Both Early Purple Orchids and Lords-and-ladies are common plants in the UK at this time of year, definitely species to look out for. Early Purple Orchids are easy to spot due to their tall and bright flowers, particularly in their favoured habitat of woodland and woodland edge. Lords-and-ladies are less easy to spot due to the green colour of their leaves, however keep an eye out for them and you should be able to find some of the distinctive flowers.

 

 

Summer migrant at last!

The weather last weekend certainly suggested that spring had sprung and the many signs of the changing seasons about such as flowering Wood-Sorrel and active Bee-Flies supported that fact. However despite the beautiful sunny weather, by yesterday morning I was still yet to see a summer migrant this year!

Early yesterday morning I spent over an hour at the beautifully serene and calm Hedgecourt Lake waiting for a particular species I was hoping to see arrive. Ospreys are apparently seen here every spring and autumn when they travel through on their way to their more northerly breeding grounds. However I have never seen a single one here.

The previous evening (Saturday) not one but two Ospreys were reported nearby at Weir Wood Reservoir just as the sun was setting at 18:30. I was hoping that they would carry on their migration northwards earlier this morning and arrive at Hedgecourt, which is the nearest large waterbody to the reservoir. That is the main reason why I was up nearly at dawn getting ready to wait for one to appear.

Unfortunately I didn’t have any luck with the Ospreys at Hedgecourt although there were some other nice birds about around the lake, with many singing Chiffchaffs, a displaying Sparrowhawk and a male Mandarin which flew in.

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Upon arrival back home I heard news that a couple of nice summer migrants had been seen at Weir Wood Reservoir while I had been at Hedgecourt. These were an Osprey, possibly one of the two there yesterday, and a Little Ringed Plover. Encouraged by this news we decided to head to Weir Wood Reservoir to see if we could see either of these birds ourselves.

Weir Wood Reservoir is quite a large reservoir and the whole reservoir cannot be seen from just one viewpoint. Therefore most people visit both ends of the reservoir, the West end and the Dam end. The West end was where we visited first and where the Ospreys were seen yesterday evening and this morning.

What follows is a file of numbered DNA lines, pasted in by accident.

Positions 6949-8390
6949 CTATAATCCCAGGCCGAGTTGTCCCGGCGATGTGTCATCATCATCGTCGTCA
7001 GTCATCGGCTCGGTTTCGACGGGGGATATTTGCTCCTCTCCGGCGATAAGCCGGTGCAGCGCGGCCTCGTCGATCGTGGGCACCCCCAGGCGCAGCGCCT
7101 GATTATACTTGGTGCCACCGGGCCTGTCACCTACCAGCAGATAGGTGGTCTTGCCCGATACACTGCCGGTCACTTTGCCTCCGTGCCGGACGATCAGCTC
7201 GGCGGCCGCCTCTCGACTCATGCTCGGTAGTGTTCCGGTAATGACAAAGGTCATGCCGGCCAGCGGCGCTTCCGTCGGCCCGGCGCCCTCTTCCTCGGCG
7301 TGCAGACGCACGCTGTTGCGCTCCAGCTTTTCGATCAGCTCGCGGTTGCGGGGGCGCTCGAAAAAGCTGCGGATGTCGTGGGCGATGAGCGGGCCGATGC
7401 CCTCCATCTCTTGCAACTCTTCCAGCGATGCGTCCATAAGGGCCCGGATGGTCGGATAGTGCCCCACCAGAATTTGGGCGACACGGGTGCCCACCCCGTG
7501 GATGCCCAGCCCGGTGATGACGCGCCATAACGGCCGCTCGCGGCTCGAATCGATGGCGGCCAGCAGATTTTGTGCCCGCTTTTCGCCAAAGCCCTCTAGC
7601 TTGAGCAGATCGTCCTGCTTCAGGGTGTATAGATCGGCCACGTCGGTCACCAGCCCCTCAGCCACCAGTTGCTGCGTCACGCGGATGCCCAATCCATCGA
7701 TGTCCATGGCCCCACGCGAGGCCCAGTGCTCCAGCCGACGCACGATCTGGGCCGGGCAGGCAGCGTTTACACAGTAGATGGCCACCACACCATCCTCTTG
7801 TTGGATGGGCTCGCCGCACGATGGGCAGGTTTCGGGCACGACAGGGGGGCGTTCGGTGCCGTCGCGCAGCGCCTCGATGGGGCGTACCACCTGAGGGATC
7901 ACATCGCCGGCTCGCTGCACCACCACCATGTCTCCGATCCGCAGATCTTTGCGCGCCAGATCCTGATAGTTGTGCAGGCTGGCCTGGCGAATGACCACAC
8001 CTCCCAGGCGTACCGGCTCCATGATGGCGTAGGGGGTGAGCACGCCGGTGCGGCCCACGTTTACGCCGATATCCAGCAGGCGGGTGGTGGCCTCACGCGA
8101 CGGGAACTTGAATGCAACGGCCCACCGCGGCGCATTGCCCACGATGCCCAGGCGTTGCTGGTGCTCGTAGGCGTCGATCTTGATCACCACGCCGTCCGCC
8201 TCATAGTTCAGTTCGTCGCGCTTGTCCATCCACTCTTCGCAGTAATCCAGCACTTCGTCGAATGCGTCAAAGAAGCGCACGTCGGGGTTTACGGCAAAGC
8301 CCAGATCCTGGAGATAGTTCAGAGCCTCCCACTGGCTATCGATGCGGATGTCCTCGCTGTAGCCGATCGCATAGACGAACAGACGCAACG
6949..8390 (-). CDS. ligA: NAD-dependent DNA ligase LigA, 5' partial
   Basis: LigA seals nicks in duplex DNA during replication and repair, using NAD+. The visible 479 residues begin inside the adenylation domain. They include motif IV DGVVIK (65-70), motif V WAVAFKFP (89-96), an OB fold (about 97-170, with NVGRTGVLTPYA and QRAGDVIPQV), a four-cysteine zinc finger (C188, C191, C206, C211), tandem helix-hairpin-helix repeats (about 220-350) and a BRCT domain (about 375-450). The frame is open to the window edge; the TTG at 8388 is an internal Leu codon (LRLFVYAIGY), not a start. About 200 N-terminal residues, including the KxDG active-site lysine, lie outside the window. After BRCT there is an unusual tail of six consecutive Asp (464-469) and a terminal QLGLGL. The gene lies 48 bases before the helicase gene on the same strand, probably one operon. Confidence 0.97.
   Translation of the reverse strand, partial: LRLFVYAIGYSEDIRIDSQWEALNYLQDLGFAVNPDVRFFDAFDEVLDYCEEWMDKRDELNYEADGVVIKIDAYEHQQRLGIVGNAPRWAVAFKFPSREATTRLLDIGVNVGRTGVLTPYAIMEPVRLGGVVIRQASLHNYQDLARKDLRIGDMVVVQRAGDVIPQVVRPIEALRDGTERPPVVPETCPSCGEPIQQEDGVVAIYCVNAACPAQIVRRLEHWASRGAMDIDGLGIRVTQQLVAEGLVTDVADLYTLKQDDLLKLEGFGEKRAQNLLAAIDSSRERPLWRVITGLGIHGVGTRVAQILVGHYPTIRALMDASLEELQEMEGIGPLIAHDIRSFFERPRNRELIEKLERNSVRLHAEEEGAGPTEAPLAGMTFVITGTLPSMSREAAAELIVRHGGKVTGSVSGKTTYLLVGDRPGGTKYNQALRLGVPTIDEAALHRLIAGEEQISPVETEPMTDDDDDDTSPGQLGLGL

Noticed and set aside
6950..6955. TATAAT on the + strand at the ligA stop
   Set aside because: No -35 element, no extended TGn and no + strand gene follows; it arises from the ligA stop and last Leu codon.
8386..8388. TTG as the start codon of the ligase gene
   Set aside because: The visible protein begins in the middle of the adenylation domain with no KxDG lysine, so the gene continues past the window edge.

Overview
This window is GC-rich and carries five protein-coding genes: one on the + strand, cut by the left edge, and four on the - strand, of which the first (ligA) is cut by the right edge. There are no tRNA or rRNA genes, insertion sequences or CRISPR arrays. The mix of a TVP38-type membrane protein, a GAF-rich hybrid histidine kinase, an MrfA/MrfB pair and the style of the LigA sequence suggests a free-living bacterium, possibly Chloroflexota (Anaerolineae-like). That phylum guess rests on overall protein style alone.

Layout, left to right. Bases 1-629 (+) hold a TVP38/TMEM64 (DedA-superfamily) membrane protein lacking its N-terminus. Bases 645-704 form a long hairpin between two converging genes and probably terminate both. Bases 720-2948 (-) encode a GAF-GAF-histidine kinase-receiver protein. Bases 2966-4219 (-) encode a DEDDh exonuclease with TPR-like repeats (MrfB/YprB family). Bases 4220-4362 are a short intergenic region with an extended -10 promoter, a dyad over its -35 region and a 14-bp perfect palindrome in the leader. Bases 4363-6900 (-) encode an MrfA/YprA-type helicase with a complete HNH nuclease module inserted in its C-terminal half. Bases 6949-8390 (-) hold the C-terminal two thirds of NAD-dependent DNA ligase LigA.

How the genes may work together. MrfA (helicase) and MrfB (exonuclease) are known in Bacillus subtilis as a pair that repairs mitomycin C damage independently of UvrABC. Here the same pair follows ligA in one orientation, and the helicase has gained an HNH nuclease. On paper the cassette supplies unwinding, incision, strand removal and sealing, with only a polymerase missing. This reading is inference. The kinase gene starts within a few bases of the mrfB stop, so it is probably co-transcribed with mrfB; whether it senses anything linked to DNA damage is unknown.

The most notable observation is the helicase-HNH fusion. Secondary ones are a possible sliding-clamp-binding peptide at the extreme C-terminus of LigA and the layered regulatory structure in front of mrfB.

Despite the large number of birders at the car park there were few interesting birds to be seen and certainly no Ospreys. According to one of the birders there, Alastair Gray, they can remain well-hidden during a lot of the day simply perched in the trees beside the reservoir and only become noticeable when they set out to fish most commonly in the early morning and late afternoon. They don’t like to fly a lot unnecessarily as it really upsets the local crows which harass the Ospreys until they land! However there was an immature male Goldeneye amongst a group of Great Crested Grebes which was my first of the year.

After searching for hidden Ospreys unsuccessfully we then moved on to the dam end to look for the Little Ringed Plover. The walk up to the dam wall was alive with the song of many Chiffchaffs and the blossoming Blackthorns were full of life. There were a pair of Pied Wagtails on the grassy bank of the dam and a Grey Heron flew overhead.

After walking along the dam wall for a little while to my relief the Little Ringed Plover came into view. It was small and slender, moreso than its relative the Ringed Plover, and was feeding right on the water’s edge. I was able to get quite close, up to a distance of about 10 feet, and from there I was easily able to observe its distinguishing features. To separate Little Ringed from Ringed Plover, the easiest feature to see is the colour of the bill. Little Ringed Plovers have an entirely dark bill whereas Ringed Plovers have a bill with an orange base and a dark tip. Also,  if you are close enough, you might be able to see the yellow eye ring of a Little Ringed Plover which is a feature absent in Ringed Plovers.

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The Little Ringed Plover

Although Little Ringed Plovers are regular breeders in England and Wales in the modern day, they first bred as recently as 1938. Their expansion across southern Britain is partly due to the creation of man-made habitats perfect for breeding such as water-filled gravel pits. Now over a thousand pairs of these small waders arrive here each spring to leave again in late June/July.

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I am pleased that I have now managed to find my first ‘proper’ summer migrant of 2017. Over the coming weeks, migration is set to pick up as winds become favourable and it becomes warmer. Hopefully I will soon be waking up to the song of Blackcaps and Willow Warblers!

Tricky Zygodons! Or are they?

Last Sunday I was able to attend a field trip of the South-East branch of the British Bryological Society, to Duddleswell Valley nestled in the expanse of Ashdown Forest. The key site in this valley is a wooded ghyll, which has been a very popular location for bryologists since at least when the brilliant botanist Francis Rose visited in the mid-1950s.

Once we had waded our way through no less than eight different species of Sphagnum mosses we arrived at this famous ghyll and what greeted us was a steep and slippery slope down to the stream below us. Luckily we all made it down safely and we were able to begin!